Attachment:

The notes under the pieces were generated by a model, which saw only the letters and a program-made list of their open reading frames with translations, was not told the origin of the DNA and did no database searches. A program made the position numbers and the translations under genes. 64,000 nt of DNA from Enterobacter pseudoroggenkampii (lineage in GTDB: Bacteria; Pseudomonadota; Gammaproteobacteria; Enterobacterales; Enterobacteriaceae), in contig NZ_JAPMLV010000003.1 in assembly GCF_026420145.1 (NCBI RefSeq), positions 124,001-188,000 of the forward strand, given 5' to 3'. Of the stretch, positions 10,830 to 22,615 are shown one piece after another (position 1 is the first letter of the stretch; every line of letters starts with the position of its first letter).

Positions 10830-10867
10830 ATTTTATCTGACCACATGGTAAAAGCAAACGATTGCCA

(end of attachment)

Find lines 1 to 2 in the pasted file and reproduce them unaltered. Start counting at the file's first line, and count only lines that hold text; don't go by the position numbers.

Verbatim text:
The notes under the pieces were generated by a model, which saw only the letters and a program-made list of their open reading frames with translations, was not told the origin of the DNA and did no database searches. A program made the position numbers and the translations under genes. 64,000 nt of DNA from Enterobacter pseudoroggenkampii (lineage in GTDB: Bacteria; Pseudomonadota; Gammaproteobacteria; Enterobacterales; Enterobacteriaceae), in contig NZ_JAPMLV010000003.1 in assembly GCF_026420145.1 (NCBI RefSeq), positions 124,001-188,000 of the forward strand, given 5' to 3'. Of the stretch, positions 10,830 to 22,615 are shown one piece after another (position 1 is the first letter of the stretch; every line of letters starts with the position of its first letter).

Positions 10830-10867